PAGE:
"snarling, immobile, and dying -- but not dead."
He kept snarling, immobile, and dying -- but not dead. I left the reek of the barn and yelled to my dad to call animal control. I stepped out to get some fresh air, though there wasn't much to be had, and went to examine the remains of one of the cutest and most lovable cats I had ever known. I went back in the barn, bleary-eyed, to find the skunk using its remaining strength to pull the pitchfork out of the ground. I pushed it so hard into him that the metal base of the tines squeezed his middle, making his struggle in vain. I knew that I couldn't let him out to threaten the other animals on the farm. I picked up my dad's firewood wedge, which is like a pointed sledge hammer, and walloped the animal's neck with it until he stopped moving.
My dad informed me that the game warden was on his way. I went to the garage, grabbed a shovel and went behind the barn, digging a grave for the fallen kitty cat. I cursed the earth, so wet and muddy, but just rocky enough to make hole-digging a chore. I returned to the barn and took some hay from the feeding area, passing by the little hay bed that the cat had slept in. I closed the door that we had kept open to help her during her recovery, and went on my way. I put a nice even coat of the hay at the bottom of the muddy hole. Then I returned to the house.
I went to my room to grab an old sheet that I was going to throw out anyway, and I exchanged some not-kind words with my dad when he yelled at me for wasting it.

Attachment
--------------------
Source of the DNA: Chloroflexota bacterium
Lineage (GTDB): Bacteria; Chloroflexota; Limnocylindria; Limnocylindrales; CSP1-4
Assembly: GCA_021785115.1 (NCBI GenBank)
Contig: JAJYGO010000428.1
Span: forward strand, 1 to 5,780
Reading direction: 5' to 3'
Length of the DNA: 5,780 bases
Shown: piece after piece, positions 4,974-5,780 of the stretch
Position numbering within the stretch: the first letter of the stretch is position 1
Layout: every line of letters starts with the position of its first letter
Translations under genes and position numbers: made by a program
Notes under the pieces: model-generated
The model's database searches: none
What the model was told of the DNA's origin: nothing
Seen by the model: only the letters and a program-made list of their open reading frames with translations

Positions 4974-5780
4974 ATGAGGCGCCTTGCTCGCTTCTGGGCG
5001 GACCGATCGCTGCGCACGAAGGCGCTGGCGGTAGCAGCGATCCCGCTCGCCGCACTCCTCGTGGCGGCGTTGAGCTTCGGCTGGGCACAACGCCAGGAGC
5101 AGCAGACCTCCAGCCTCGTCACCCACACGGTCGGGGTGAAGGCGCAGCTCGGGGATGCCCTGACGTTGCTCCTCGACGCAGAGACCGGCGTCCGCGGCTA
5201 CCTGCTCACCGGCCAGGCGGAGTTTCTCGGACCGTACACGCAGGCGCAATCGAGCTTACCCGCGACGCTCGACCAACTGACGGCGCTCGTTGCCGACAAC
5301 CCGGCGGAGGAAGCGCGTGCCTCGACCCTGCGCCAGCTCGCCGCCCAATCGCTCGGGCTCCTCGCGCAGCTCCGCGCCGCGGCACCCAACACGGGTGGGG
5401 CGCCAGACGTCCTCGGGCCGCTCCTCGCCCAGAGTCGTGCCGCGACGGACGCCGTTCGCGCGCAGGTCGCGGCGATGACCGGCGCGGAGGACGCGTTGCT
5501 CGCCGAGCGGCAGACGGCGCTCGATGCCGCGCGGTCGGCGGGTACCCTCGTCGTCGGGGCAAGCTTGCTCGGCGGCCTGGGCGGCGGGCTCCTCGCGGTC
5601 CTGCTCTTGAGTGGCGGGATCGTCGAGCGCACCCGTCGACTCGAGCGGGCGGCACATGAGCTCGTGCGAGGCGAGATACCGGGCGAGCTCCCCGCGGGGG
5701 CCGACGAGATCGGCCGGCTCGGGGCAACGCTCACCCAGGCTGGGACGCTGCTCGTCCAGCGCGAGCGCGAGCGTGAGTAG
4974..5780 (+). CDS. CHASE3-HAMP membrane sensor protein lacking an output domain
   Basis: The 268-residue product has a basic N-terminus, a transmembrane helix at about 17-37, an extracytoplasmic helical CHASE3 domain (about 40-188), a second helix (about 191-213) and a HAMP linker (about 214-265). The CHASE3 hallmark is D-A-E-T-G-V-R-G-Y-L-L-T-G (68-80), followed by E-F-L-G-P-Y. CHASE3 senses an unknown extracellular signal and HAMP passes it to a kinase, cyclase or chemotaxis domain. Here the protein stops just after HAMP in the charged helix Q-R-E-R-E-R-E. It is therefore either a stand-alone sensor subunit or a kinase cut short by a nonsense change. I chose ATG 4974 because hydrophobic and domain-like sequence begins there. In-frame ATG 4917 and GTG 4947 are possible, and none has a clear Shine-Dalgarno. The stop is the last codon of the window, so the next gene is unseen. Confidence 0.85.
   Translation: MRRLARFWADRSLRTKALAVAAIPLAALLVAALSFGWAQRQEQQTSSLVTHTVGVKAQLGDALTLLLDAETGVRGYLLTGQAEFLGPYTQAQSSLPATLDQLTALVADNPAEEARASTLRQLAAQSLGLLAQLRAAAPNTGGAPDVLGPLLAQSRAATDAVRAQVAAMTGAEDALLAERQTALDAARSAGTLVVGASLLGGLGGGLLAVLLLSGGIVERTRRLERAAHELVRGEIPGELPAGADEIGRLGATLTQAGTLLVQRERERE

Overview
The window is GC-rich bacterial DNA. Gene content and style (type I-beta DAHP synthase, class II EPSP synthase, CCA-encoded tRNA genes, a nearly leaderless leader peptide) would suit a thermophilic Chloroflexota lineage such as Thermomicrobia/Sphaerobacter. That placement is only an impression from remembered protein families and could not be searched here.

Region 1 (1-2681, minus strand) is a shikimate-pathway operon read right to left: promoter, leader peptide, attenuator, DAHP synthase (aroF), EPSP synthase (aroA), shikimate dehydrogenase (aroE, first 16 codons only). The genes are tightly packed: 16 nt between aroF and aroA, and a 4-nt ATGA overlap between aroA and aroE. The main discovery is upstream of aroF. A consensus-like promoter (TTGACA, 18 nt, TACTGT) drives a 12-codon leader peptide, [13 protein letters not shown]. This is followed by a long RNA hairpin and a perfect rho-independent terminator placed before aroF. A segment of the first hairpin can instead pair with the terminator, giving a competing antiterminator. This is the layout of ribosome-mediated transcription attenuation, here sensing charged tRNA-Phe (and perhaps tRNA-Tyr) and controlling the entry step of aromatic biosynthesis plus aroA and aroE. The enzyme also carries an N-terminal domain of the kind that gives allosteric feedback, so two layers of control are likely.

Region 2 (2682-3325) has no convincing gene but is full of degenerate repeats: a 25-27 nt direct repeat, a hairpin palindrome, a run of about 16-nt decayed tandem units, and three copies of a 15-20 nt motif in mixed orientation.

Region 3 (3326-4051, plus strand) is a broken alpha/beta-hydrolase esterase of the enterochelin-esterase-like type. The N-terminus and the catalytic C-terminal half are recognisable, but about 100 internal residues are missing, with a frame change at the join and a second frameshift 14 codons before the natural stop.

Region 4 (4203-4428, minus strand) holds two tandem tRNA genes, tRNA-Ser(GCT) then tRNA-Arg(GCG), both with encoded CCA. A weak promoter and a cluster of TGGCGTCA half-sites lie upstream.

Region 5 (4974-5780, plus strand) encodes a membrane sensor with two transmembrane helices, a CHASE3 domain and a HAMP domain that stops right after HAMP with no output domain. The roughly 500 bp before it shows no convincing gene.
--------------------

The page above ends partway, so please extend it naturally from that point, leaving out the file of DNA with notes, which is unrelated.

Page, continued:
Returning to the yard, I wrapped up the cold corpse of the cat in the sheet. being as loving as I could. It's silly - I knew she was beyond feeling. The gashes in her head were telling enough. I carried her out to the little grave and laid her down on the hay. then I covered her with more, spread it out, and lit the little pyre. It burned pretty well, but it wasn't going to be enough, so I went to the garage to get an accelerant. When I did, the game warden arrived. I told him the story and showed him the skunk. He asked me for a bag and some bailing twine to wrap it up so that he could go to get it tested. He was very professional given the circumstance and asked us some very basic questions. After tying the skunk to his deer-carrier. He told us that we would know the following Friday what they found out during the testing.
"It was then that I realized just how cold I was."
I carried the fuel up to the smoking hole, losing my boot in some mud along the way. I pulled the footwear out, stumbling with the liner in the mud, and put it on. It was then that I realized just how cold I was. I poured some of the foul-smelling liquid on the fire, noting that I could still smell the skunk's stench over the smell of burning petroleum. After about half an hour, satisfied that there was little left to do I filled in the hole, making sure to put the rocks tightly on top. And that was the end of Cream, the cat.
I will update this as soon as I know what the results are, if any. All in all, it was a very terrifying experience and one that I hope you, dear reader, will never have to go through.
Tuesday, December 2nd, 2014
The game commission called. The skunk (to no one's surprise) tested positive for rabies. I hope that it's the last one we have up there for awhile. We'll have to keep an eye out for strange-acting animals.